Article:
Do you have any advice for aspiring CEOs and future leaders? What advice would you give a CEO that is just starting out on their journey?
Suzette Bailey: I recommend that new CEOs surround themselves with reliable advisors who can provide specialized insights and support for different aspects of the role, particularly any that they personally feel weak in. I also recommend that CEOs take the steps required to fully understand the governance requirements for their business in the jurisdictions they operate in. I’ve seen many people elevated to CEO roles due to specific skills in people management, sales, or operations, who don’t always fully understand the legal obligations their businesses must meet.
Thank you for sharing some of your knowledge with our readers! They would also like to know, what is one skill that you’ve always wanted to acquire but never really could?
Suzette Bailey: A skill that eluded me for a really long time was writing marketing content. As a scientist, I was taught to write in a given way, and in my IT consultancy we primarily wrote documentation for corporates and government, and we became so well known for what we did we didn’t need to market the business. So when I tried to pivot my IT consultancy to work with small businesses around six years ago, I struggled to write the marketing content required to attract and engage customers and had no one on staff to do it. This actually triggered my interest in using AI to write business content, which led directly to the creation of SimpleContent.AI. Now I use AI to write most of our marketing content and couldn’t be happier.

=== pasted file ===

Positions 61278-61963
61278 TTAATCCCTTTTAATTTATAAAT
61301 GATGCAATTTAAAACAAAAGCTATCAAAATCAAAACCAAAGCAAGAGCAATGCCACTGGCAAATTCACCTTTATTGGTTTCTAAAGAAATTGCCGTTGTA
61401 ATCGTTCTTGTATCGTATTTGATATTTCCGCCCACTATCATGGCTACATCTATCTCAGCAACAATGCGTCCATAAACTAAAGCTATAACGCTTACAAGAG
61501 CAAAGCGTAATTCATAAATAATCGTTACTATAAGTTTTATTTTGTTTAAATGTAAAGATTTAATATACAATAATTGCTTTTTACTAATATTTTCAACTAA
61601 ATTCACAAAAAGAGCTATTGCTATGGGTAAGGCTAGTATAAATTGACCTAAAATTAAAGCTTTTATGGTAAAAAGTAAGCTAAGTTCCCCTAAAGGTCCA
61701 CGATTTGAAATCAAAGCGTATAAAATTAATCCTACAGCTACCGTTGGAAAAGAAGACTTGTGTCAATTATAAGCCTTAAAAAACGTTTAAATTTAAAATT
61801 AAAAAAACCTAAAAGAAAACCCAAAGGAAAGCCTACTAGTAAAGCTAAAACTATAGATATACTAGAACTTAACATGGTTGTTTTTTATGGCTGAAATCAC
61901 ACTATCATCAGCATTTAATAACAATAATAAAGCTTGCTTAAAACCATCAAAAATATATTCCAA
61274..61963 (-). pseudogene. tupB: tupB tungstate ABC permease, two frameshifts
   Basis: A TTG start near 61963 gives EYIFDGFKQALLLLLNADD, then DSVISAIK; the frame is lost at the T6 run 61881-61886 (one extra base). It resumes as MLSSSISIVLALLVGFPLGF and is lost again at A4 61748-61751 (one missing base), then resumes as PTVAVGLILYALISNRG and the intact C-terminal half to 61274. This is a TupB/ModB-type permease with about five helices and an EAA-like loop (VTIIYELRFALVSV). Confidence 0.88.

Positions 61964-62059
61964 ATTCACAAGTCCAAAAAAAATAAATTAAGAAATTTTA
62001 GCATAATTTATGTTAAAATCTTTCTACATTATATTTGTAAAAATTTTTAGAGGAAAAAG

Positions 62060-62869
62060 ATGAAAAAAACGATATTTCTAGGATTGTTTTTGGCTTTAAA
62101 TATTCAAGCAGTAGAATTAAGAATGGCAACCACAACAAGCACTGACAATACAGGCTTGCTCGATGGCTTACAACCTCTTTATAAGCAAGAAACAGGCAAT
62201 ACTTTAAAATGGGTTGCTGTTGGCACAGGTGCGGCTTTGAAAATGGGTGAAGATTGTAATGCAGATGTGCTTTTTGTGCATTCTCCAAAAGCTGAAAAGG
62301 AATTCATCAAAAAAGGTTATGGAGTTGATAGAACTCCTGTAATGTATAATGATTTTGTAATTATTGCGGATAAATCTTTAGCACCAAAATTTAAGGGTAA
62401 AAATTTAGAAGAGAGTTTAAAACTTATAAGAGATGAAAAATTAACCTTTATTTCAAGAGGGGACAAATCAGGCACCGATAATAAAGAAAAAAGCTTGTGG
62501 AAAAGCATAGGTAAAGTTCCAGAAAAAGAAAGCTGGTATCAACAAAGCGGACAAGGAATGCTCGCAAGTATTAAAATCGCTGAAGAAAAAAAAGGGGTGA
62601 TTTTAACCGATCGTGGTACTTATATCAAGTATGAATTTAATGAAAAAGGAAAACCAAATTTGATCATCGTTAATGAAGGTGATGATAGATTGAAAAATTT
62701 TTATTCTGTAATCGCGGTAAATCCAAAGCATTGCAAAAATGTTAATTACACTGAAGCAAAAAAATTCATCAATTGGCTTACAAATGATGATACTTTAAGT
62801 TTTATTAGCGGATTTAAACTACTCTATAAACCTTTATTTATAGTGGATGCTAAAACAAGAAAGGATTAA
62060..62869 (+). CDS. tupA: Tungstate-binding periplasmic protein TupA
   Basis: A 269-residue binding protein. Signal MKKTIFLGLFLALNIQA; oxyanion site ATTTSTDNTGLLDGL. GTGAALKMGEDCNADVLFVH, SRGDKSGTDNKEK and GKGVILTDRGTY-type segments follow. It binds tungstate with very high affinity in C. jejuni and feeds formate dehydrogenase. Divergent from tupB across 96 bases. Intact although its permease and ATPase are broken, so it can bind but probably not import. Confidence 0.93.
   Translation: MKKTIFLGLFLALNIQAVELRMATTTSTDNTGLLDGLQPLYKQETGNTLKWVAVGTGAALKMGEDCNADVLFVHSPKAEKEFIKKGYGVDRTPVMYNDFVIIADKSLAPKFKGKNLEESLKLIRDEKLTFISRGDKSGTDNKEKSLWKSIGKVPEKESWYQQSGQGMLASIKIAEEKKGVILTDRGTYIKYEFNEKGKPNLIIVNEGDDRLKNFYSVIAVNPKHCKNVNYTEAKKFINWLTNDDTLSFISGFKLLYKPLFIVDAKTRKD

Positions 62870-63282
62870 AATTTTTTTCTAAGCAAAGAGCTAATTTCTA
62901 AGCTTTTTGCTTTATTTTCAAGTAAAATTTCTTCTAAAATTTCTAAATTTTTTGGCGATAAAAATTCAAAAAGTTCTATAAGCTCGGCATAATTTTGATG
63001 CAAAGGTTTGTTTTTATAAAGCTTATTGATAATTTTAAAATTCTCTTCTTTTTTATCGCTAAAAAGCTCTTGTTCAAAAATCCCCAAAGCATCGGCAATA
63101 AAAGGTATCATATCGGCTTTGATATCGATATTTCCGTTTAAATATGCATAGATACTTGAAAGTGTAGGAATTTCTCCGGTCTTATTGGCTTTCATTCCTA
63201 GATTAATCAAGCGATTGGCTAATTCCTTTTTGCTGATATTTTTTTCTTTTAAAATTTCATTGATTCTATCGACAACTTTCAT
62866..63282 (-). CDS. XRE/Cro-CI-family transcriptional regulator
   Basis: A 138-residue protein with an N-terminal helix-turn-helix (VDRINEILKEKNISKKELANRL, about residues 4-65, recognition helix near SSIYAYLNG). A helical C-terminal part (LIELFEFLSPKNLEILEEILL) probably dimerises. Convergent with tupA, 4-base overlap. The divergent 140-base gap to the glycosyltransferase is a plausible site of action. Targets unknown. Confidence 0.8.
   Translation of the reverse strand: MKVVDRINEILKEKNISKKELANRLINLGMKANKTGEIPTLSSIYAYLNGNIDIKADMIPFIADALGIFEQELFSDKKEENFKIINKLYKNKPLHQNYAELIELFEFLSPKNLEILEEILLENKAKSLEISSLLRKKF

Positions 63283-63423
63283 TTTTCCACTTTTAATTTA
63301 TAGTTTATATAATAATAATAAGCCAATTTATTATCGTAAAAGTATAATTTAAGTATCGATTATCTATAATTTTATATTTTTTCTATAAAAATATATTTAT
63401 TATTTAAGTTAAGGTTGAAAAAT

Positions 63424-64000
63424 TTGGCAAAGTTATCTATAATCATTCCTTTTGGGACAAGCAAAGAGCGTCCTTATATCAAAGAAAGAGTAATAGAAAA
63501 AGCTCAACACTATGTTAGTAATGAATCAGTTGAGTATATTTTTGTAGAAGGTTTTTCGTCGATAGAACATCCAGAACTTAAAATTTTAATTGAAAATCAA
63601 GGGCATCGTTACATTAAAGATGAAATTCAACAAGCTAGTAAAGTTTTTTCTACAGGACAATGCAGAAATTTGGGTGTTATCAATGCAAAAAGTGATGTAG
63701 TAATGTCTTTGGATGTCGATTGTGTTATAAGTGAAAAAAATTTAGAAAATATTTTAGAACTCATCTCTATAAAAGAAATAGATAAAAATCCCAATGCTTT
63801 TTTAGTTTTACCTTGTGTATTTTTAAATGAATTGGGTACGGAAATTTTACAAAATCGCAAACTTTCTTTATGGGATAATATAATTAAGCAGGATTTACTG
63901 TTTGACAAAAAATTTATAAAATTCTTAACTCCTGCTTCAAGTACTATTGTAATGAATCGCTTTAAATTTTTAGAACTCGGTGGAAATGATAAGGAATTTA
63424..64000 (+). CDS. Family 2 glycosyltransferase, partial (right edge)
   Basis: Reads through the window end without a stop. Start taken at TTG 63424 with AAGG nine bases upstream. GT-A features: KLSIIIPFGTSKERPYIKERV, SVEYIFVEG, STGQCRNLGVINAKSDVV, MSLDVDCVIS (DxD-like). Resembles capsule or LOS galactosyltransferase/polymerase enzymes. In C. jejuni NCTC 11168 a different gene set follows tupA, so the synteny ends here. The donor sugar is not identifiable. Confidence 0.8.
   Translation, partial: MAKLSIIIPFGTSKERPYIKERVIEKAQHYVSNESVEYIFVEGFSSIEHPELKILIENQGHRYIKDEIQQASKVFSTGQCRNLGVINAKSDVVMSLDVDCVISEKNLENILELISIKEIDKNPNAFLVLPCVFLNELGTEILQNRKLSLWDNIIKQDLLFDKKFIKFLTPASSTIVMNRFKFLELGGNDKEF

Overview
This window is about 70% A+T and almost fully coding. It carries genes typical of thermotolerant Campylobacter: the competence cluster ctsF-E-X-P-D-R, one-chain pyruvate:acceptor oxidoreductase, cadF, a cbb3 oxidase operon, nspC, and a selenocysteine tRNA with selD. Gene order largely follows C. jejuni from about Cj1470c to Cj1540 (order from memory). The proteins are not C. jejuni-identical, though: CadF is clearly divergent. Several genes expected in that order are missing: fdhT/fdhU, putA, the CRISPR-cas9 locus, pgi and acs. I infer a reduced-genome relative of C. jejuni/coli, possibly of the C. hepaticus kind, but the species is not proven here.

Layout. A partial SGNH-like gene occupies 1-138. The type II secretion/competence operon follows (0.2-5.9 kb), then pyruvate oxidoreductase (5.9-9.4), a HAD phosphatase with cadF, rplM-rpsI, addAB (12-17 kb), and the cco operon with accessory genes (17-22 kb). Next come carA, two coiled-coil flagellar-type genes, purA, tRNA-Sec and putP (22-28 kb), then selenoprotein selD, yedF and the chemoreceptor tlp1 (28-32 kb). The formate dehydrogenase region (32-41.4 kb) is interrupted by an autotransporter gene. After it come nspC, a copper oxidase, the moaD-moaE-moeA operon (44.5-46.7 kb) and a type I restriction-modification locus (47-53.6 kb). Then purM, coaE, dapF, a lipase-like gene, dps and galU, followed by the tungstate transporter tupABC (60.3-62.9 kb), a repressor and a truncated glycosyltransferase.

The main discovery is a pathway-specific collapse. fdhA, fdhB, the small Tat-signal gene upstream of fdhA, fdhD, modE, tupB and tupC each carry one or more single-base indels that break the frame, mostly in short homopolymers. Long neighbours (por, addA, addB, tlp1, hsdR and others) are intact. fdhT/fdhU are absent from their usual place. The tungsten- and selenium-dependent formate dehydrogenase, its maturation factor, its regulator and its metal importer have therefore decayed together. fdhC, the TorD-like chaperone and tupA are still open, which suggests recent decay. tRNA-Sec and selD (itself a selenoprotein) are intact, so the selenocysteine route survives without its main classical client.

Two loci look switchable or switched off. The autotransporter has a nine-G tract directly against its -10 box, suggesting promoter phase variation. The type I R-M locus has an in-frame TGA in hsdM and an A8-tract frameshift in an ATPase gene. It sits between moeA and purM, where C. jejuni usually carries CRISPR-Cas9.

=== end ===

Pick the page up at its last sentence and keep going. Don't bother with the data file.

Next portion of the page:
Before we finish things off, we have one final question for you. If you wrote a book about your life today, what would the title be?
Suzette Bailey: If I wrote a book about my life today, the title would be ‘The accidental CEO’. It would focus on how a Science graduate ended up cofounding and running a business that uses AI to generate business content. It’s been an interesting road.
Mike Weiss, VIP Contributor to ValiantCEO and the host of this interview would like to thank Suzette Bailey for taking the time to do this interview and share her knowledge and experience with our readers.
If you would like to get in touch with Suzette Bailey or her company, you can do it through her – Linkedin